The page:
I have an immense amount of gratitude for Randy Alcorn and the extensive research he has done.  I admire his ministry on this subject and want the same boldness and fervor that he has.  Life is just too precious to be ignorant about birth control.

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7 thoughts on “How Mr. Alcorn made me think differently about The Pill”

  1. I totally agree Jessica! A doctor told me that Christian women should not take birth control and I was shocked! I didn’t realize this until I researched it. He had me read the package insert for my “pills” and I couldn’t believe what it said. It blocks implantation. Well the only thing that implants is a embryo.

  2. This “research” that Alcorn has put out is actually an ignorant view of how a hormone birth control pill works. The 3 ways that birth control works is not a stepwise process where step B takes over if A fails and step C takes over where B fails. If an egg becomes fertilized while a woman is on birth control then that means the entire method has failed. You should speak with Dr. Cutrer about it to get more than just one view. There certainly are birth control methods that are abortifacients but the standard birth control pill that a lot of women (yes, even informed Christian women…without a guilt conscious) use does not work like that. The company putting those pills out don’t care if they’re communicating the process in a way that suggests that it’s not an abortifacient because they don’t care if women kill their babies before they’re born.

    1. Thanks for adding a different perspective. I’m not sure I understand what you mean by the stepwise process, all 3 ways function at the same time don’t they?
      I’ve also heard stories where women go off the pill, try to conceive, then miscarry because the hormones are still active in her body. This leads me to believe the pill could cause that to happen without being aware of it.
      Who is Dr. Cutrer? I really would like to hear a Dr.’s perspective if he/she knows about this research and disagrees with it.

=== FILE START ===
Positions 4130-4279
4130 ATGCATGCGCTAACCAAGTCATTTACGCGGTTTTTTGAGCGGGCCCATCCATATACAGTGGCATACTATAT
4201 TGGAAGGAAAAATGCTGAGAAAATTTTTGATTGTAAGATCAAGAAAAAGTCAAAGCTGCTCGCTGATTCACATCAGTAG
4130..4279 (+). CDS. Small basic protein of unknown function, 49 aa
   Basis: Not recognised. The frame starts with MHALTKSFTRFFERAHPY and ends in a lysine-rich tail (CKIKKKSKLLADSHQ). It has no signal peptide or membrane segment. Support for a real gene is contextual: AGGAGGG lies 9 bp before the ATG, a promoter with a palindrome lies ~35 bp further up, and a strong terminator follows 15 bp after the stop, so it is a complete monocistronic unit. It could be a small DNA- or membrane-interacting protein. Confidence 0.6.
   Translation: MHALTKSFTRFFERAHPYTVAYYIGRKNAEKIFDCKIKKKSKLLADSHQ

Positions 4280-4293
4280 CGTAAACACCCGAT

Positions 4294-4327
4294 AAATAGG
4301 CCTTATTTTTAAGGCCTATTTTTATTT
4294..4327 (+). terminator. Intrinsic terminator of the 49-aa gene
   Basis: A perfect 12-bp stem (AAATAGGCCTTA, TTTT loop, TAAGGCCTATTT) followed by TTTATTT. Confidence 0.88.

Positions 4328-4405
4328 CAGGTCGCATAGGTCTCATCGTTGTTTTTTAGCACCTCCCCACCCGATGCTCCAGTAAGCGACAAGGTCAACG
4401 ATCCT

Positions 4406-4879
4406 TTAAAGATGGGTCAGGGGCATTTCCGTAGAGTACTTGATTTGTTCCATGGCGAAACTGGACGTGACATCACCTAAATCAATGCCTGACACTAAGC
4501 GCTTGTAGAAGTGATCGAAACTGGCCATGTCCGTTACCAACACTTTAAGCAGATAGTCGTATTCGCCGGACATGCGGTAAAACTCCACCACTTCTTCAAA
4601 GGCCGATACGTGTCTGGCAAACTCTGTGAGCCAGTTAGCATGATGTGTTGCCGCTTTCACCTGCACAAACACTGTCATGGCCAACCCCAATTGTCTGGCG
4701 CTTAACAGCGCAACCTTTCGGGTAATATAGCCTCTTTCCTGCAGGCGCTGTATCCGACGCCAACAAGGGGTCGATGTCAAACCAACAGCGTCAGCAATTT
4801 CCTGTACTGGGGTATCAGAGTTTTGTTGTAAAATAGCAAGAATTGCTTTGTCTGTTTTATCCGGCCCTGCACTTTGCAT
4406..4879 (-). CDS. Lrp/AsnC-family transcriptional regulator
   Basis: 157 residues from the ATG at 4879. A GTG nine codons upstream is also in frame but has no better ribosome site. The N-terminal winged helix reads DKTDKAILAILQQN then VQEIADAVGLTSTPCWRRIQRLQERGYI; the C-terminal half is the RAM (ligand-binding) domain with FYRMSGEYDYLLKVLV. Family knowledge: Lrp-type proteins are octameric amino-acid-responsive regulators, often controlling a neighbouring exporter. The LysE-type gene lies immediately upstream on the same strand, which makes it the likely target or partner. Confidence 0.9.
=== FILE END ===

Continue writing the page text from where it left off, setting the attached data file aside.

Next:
Thanks!

      1. Jessica,
        You’re right…all 3 mechanisms function at the same time…that’s my point. If an egg is released, then that means the pill (as a whole…all 3 mechanisms) has failed.

        Its definitely possible to miscarry if you continue taking the pill while you’re pregnant, but that’s different than not allowing the fertilized egg to implant (but I’m not saying that the fertilized egg isn’t a baby…I believe the same as you as far as that goes).

        Sorry for not specifying about Dr. Cutrer or the “standard” pill. I figured you guys had heard of Dr. Cutrer; he’s an OBGYN who works at the SBTS clinic. And the pill I’m referring to is the one Randy Alcorn (and you, subsequently) is writing about so that’s why I didn’t specify. It goes by many names since many companies manufacture it. I guess ortho-tri-cyclen is one of the more common names, but its just the hormonal birth control pill…

  3. I love what you’re posting. So many Chrsitian women are uneducated about this. After my first son was born, my doctor attempted to insert an IUD at my six-week checkup. My cervix wouldn’t dilate and they told me I’d need to take Valium and pump-and-dump my milk for 2 days. I refused, and then did some more research and was appalled at what I found. Charting/condoms will be our birth control methods from now until my uterus is either shriveled or gone.

    Thanks for posting about this!